Solutions to Miami's slow-simmering Zika virus crisis have included the following: fumigating the city with possibly dangerous pesticides; releasing bats into the sky, Hunter S. Thompson-style; desperately avoiding Zika "hot zones"; and genetically modifying the Zika-carrying Aedes aegypti mosquito so they all die.
But those Hail Mary-
According to the National Institutes of Health (NIH), a vaccine to make humans taste gross to mosquitoes might honestly be humanity's quickest answer to the host of tropical diseases buzzing across South America, the Caribbean, and the Southern United States. Only one genus — the Aedes mosquito — carries dengue fever, Chikungunya, and Zika and has spread those diseases all over the Western Hemisphere.
"A single vaccine capable of protecting against the scourge of mosquito-borne diseases is a novel concept that, if proven successful, would be a monumental public health advance," said Dr. Anthony S. Fauci, who runs the NIH's National Institute of Allergy and Infectious Diseases.
Last year, Dr. Tom Frieden, the director of the U.S. Centers for Disease Control and Prevention, warned in an interview with the Atlantic's editor in chief, Jeffrey Goldberg, that Zika would become "endemic" in the United States — fated to return during mosquito season every summer — unless a vaccine for humans can be invented. (Floridians contracted 1,072 cases of Zika while traveling in 2016 and 274 cases from American mosquitoes.) Any sort of legal vaccine is still years away: Most Zika-specific vaccines are still just being tested on monkeys, and even human trials can stretch over multiple years.
But the London pharmaceutical company SEEK says it might have found a way to fix many of the world's
"Unlike other vaccines targeting specific mosquito-borne diseases, the AGS-v candidate is designed to trigger an immune response to mosquito saliva rather than to a specific virus or parasite carried by mosquitoes," the NIH says. "The test vaccine contains four synthetic proteins from mosquito salivary glands. The proteins are designed to induce antibodies in a vaccinated individual and to cause a modified allergic response that can prevent infection when a person is bitten by a disease-carrying mosquito."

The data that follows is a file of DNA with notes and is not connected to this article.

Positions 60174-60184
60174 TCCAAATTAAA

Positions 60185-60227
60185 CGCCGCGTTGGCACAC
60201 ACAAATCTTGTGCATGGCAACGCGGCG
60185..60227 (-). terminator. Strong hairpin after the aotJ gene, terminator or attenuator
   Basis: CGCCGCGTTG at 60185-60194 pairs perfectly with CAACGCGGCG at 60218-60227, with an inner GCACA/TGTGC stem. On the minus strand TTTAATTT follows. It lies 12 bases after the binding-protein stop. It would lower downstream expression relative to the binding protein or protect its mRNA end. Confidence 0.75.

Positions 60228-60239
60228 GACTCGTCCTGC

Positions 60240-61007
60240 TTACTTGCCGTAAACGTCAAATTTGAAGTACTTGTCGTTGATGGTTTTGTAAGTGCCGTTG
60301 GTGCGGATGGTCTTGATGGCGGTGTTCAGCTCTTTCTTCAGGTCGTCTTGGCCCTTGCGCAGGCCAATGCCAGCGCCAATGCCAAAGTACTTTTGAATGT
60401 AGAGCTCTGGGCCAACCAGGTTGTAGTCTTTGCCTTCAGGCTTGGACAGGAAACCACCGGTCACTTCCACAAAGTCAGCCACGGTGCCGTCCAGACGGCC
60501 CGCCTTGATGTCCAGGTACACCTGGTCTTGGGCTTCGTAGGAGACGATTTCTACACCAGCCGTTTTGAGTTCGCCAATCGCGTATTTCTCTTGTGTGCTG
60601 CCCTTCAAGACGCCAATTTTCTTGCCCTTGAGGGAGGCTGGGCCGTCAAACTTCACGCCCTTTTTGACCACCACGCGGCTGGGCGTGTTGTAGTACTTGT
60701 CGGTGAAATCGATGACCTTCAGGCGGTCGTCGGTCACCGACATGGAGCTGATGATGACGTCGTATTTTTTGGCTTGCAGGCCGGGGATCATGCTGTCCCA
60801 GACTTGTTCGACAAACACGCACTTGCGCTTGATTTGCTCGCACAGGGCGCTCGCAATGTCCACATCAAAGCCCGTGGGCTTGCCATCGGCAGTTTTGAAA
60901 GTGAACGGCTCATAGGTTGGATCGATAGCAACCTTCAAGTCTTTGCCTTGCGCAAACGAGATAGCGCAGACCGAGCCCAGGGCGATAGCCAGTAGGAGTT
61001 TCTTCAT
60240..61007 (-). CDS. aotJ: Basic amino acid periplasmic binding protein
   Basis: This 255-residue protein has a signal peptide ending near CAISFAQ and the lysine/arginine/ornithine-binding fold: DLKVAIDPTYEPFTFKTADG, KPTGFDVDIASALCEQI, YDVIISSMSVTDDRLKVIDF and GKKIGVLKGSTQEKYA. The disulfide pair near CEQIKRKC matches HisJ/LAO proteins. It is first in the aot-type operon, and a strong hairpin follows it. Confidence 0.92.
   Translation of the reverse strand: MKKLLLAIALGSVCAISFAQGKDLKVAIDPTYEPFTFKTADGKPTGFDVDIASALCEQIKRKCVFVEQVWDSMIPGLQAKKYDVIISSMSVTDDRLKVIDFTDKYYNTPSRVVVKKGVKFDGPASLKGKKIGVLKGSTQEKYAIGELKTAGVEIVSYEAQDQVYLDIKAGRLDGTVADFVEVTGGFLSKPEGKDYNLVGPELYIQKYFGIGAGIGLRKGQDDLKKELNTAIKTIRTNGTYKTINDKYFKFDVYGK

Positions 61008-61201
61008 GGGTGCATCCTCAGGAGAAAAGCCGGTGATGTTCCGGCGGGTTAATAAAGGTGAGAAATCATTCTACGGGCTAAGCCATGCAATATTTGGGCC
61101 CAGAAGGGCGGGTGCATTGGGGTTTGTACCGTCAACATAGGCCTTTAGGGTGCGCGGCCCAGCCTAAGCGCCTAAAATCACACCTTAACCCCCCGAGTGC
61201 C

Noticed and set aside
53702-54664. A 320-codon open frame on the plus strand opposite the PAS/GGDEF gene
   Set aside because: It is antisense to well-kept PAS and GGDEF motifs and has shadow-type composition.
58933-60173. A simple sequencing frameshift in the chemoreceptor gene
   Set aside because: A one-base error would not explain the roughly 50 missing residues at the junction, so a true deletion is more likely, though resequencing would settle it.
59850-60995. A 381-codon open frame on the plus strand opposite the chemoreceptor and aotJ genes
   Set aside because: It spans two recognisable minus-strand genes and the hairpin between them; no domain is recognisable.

The Phase 1 clinical trial — which will be conducted in Bethesda, Maryland, right outside Washington, D.C. — is expected to enroll 60 people aged 18 to 50. One group will receive two doses of the vaccine, 21 days apart, while another group will receive the vaccine and an "adjuvant," which is a booster that helps promote a vaccine's efficacy.
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Then the participants will be exposed to biting female mosquitoes, thought the bugs won't carry any diseases.
"Each participant also will return to the Clinical Center approximately 21 days after completing the vaccination schedule to undergo a controlled exposure to biting mosquitoes," the NIH says. "The mosquitoes will not be carrying viruses or parasites, so the participants are not at risk of becoming infected with a mosquito-borne disease. Five to 10 female Aedes aegypti mosquitoes from the insectary in NIAID’s Laboratory of Malaria and Vector Research will be put in a feeding device that will be placed on each participant’s arm for 20 minutes. The mosquitoes will bite the participants' arms through the netting on the feeding devices."
Doctors will then test to see if the participants' immune responses react to the mosquito saliva.
Though the news is quite heartening, especially for pregnant South Floridians or folks with a financial stake in Miami's tourism economy, it'll likely be a long time before any real Aedes vaccine comes to market: This first study isn't expected to end until next year.